CipherCloud announced the availability of a cloud security solution designed to help companies comply with the European General Data Protection Requirement (GDPR). Their Cloud Access Security Control (CASB) platform now has built-in GDPR-readiness capabilities, including the ability to detect sensitive personal data across multiple cloud applications, proactively remediate problems, encrypt or tokenize sensitive data to prevent unintended leaks, monitor user activity and detect geographic anomalies.
GDPR is a set of regulations put in place by the European Commission designed to strengthen data protection for EU citizens. The legislation was approved last month and companies must comply by May 2018 or face substantial risk and steep fines. Given the complexity of GDPR requirements, this is a very short timeframe for companies to become fully compliant with the new data privacy regulations.
CipherCloud’s CASB platform enables global enterprises to leverage the cloud while avoiding risk and legal entanglements by assuring data privacy, residency, and sovereignty. For organizations that need to comply with GDPR regulations, the platform offers:
- GDPR-specific policies to detect and protect personally-identifiable information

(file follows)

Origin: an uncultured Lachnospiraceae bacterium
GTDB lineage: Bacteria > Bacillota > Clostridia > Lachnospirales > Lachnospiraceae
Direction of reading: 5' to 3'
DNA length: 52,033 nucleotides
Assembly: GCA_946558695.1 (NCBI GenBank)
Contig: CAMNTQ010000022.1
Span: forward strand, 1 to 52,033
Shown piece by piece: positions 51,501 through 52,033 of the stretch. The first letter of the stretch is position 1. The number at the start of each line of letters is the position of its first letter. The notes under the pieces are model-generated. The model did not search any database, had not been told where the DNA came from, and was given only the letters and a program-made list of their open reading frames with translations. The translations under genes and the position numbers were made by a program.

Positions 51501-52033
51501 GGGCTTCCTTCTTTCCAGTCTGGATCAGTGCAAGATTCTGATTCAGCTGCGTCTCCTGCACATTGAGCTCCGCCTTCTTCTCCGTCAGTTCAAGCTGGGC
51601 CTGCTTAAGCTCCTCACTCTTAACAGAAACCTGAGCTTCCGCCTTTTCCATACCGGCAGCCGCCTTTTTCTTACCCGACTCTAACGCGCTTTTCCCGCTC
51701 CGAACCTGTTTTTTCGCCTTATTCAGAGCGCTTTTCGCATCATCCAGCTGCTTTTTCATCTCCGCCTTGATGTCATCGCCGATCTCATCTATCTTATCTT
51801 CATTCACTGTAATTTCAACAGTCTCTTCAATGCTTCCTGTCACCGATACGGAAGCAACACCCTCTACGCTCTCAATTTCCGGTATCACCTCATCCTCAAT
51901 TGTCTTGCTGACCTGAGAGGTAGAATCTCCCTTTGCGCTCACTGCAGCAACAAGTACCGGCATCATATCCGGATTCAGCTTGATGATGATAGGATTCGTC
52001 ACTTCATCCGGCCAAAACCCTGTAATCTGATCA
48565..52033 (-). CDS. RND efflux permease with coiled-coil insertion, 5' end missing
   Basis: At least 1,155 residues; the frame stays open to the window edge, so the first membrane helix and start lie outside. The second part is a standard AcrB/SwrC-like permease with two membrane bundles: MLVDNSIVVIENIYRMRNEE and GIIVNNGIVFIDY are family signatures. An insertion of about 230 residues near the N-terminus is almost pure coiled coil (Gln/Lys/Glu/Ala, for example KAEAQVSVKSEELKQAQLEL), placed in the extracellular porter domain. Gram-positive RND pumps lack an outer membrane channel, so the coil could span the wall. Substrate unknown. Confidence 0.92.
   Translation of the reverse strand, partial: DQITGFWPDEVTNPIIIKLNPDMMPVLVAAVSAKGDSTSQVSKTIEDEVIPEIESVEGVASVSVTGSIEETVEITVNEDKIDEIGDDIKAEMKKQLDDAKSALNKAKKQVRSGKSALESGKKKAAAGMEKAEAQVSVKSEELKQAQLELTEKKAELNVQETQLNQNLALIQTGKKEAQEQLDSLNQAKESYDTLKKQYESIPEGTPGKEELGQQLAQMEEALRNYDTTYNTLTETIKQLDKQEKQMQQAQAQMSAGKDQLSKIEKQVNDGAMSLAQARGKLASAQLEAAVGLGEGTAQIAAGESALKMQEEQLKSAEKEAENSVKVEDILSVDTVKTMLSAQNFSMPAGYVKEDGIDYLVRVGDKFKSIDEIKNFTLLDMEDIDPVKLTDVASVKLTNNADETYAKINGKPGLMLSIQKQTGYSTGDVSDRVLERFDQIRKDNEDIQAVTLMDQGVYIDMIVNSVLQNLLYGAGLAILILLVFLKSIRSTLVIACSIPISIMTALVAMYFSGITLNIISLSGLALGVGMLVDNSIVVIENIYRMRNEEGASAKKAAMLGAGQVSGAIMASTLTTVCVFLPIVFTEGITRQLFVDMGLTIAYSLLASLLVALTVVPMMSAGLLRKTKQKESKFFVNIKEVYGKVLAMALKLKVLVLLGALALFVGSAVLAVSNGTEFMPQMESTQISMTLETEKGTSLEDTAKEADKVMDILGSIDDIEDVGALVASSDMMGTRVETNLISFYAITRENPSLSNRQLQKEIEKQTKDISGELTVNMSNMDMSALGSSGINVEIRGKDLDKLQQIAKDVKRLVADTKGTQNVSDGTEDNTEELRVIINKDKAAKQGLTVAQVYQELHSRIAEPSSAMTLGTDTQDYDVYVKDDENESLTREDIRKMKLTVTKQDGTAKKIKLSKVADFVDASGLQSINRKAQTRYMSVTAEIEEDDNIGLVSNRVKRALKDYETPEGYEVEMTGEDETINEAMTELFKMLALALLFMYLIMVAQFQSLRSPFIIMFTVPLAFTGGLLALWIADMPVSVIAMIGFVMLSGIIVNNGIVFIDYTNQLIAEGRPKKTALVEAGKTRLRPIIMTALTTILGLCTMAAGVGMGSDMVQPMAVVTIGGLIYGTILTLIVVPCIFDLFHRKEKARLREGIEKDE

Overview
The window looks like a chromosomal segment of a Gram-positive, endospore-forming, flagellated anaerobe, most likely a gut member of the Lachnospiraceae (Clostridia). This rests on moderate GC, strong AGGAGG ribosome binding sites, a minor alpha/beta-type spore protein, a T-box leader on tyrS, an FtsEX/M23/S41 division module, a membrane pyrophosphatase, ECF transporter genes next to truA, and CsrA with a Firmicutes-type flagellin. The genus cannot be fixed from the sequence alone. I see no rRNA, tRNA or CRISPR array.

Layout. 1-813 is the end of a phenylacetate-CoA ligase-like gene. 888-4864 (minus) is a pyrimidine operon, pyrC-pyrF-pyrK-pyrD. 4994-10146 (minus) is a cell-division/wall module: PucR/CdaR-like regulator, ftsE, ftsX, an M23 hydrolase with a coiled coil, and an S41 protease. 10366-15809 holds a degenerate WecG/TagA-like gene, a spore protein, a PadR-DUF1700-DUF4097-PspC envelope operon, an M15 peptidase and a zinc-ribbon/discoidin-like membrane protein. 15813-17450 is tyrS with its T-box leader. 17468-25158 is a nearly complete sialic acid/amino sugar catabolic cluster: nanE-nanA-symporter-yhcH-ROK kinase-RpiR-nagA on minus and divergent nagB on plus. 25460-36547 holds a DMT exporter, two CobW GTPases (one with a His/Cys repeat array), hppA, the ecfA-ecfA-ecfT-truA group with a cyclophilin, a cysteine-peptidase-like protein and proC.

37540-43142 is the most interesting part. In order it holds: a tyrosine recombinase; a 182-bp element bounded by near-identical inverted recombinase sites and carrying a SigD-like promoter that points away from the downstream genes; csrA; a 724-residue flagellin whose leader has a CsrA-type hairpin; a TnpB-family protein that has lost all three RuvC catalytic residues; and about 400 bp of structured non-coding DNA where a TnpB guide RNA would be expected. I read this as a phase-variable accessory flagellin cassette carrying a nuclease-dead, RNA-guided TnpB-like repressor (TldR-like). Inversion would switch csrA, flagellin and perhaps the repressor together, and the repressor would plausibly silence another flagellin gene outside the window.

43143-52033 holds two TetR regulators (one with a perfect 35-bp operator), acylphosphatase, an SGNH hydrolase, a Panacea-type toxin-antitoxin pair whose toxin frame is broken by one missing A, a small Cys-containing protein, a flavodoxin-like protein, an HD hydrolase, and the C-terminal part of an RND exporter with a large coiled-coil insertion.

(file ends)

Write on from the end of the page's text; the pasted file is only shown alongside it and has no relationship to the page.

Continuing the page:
- Policy controls based on source, location, content, and destination of files and database content in the cloud
- Proactive remediation of policy violations with blocking, quarantining, notification, and end-to-end file encryption
- Activity monitoring and geographic anomaly detection to spot suspicious activity from non-EU locations
- Strong encryption and tokenization with local key management to effectively maintain EU data residency and sovereignty, regardless of cloud provider location.
“The benefits of cloud computing for businesses can be substantial, but companies will always be held responsible for protecting private and sensitive customer information, regardless of where it resides,” said Willy Leichter, vice president of cloud security for CipherCloud. “Our solutions enable organizations to adopt the cloud, while maintaining visibility and control over sensitive data—key requirements for complying with the new GDPR regulations.”